Many Mansions edited by Dan Cohn-Sherbok (Bellew Publishing, £14.95); The Fire of Your Life: A Solitude Shared by Maggie Ross (Darton Longman & Todd, £6.95) Fr Maurice Nassan
THE sub-title of the first book is "Inter-faith and Religious Tolerance". The book deals with the most appropriate ways in which major world religions should relate to one another.
It consists of a series of essays by well-known writers concerning inter-faith worship covering a wide range of positions. Tolerance is a main theme running through the essays.
The Archbishop of Canterbury, Dr George Carey, gives an excellent exposition of it. pointing out how much better it is for different faiths to tolerate one another than act towards one another with bigotry, persecution and hatred.
At the same time he sees difficulties that can arise from toleration, for example in the work of evangelisation. Other writers are Lord Runcie and John Hick who is always interesting and controversial. There are nearly 20 essays in all.
There are a variety of views expressed in the book but there is a common desire for understanding and toleration of the different positions taken up. In December 1991 an open letter was published by a large number of clergy of the Church of England stating the belief that inter-faith worship and prayer deny the uniqueness and finality of Jesus Christ as the only saviour. The contributors of this book hardly agree with that statement.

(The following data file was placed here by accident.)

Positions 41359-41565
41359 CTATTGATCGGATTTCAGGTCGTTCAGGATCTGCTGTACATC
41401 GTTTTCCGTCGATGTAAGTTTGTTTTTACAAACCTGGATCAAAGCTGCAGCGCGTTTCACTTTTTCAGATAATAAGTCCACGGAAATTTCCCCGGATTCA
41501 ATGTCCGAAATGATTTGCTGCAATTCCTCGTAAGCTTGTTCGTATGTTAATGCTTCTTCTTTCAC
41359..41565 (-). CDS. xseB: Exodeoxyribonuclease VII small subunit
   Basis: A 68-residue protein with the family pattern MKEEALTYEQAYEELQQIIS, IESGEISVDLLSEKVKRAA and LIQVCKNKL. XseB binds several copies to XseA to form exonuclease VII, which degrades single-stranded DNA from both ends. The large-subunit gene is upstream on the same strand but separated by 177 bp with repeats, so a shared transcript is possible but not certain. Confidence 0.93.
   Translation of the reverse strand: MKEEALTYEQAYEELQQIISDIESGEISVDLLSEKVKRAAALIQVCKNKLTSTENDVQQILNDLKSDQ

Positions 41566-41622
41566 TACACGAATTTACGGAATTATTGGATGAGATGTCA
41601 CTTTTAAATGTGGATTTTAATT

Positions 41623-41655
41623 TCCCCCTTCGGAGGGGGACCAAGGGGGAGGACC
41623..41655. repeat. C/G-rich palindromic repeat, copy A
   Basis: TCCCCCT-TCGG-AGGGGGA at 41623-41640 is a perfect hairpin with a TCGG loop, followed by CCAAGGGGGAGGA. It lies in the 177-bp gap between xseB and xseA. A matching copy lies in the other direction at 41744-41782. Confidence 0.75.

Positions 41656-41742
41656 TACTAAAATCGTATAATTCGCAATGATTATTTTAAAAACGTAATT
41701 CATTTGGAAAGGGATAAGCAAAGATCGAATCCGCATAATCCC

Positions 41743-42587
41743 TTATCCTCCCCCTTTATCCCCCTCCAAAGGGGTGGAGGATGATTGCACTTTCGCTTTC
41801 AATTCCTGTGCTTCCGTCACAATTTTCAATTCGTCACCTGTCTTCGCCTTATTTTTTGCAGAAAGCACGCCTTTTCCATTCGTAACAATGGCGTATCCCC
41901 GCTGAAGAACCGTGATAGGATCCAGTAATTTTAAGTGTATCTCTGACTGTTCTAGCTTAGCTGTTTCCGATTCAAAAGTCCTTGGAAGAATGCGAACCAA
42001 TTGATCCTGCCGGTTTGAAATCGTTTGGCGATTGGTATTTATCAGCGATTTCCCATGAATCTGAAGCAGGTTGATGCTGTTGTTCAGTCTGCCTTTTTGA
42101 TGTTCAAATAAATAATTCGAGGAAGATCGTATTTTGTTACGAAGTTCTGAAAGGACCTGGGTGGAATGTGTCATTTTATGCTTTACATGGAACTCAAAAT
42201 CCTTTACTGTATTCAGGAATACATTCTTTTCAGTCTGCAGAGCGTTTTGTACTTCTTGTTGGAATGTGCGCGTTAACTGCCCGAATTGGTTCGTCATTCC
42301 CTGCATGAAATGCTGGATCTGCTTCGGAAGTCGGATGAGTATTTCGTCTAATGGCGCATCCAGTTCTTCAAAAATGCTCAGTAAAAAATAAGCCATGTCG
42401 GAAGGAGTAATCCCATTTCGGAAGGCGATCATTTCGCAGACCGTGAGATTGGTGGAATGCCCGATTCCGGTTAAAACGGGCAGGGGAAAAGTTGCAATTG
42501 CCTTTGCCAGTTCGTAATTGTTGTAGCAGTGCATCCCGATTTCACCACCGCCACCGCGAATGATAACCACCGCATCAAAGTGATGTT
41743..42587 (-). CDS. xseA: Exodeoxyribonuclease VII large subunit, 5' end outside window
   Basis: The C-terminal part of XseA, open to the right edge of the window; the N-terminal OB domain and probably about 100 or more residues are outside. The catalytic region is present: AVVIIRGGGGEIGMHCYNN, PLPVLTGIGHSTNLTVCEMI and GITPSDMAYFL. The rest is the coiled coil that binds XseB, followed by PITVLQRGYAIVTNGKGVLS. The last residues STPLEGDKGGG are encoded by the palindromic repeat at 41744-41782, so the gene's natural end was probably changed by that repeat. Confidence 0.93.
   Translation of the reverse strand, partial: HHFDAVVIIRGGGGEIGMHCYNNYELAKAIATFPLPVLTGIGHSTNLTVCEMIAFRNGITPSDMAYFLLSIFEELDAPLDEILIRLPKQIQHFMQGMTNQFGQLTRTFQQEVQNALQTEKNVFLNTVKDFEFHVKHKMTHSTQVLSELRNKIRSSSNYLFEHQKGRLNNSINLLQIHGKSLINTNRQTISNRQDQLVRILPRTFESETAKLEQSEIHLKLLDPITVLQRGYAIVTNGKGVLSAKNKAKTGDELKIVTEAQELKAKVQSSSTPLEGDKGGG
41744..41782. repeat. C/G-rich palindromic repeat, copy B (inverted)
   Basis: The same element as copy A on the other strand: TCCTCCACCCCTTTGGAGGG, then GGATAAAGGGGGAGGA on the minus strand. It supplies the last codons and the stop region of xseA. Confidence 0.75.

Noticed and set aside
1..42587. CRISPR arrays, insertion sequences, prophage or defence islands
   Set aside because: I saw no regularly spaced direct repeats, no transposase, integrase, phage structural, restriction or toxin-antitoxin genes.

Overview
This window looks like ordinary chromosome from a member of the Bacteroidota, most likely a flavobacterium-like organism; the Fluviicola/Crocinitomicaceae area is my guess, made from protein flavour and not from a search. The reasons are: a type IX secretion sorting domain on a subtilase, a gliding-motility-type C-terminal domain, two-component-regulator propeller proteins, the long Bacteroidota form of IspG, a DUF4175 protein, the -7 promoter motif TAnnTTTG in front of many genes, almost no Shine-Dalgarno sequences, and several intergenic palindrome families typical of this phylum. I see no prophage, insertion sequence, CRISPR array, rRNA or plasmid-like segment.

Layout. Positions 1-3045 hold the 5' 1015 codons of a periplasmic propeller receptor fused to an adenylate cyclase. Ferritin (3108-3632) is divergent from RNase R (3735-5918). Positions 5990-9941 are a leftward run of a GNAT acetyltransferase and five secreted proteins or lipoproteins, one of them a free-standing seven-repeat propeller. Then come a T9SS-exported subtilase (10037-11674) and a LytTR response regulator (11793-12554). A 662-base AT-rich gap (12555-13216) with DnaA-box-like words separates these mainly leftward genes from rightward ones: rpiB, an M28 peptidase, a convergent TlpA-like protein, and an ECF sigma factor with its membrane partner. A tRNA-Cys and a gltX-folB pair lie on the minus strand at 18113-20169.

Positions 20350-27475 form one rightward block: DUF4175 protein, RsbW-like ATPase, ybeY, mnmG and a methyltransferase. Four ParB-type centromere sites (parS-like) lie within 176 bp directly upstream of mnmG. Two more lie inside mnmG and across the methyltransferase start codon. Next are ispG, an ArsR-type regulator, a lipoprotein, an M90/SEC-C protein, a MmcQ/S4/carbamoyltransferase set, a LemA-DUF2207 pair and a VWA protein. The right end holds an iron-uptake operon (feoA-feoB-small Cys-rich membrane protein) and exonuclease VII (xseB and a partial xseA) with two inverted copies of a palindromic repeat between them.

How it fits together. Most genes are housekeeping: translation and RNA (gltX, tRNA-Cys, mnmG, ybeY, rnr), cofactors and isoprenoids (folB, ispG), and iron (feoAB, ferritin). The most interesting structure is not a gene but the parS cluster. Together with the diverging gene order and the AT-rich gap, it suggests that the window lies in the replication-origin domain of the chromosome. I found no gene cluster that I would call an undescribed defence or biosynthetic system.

Maggie Ross, author of the second book, The Fire of Your Life: A Solitude Shared, is an Anglican solitary. She says there is nothing special about her life as a solitary; it is simply the way she lives out her ordinariness; she wants to share the fruits of her solitude with others.
"Every human being," she writes, "is a solitary, a unique creation of God and alone because of that uniqueness." Each makes his or her own journey towards God.
Her book contains reflections for each of the 12 months of the year. These are reflections full of the fire of the Holy Spirit with a depth of meaning and completely devoid of pious platitudes. This theme of personal solitude runs through the reflections.
"We need to live all of life from the wellsprings of interior solitude," she writes. There are a great number of subjects dealt with in the book. Among them are Our Lady. prayer, penance, chastity and the holocaust.
The book has a profundity and beauty of language and at the same time is down to earth and very helpful for bringing God nearer to us in the solitude of our lives.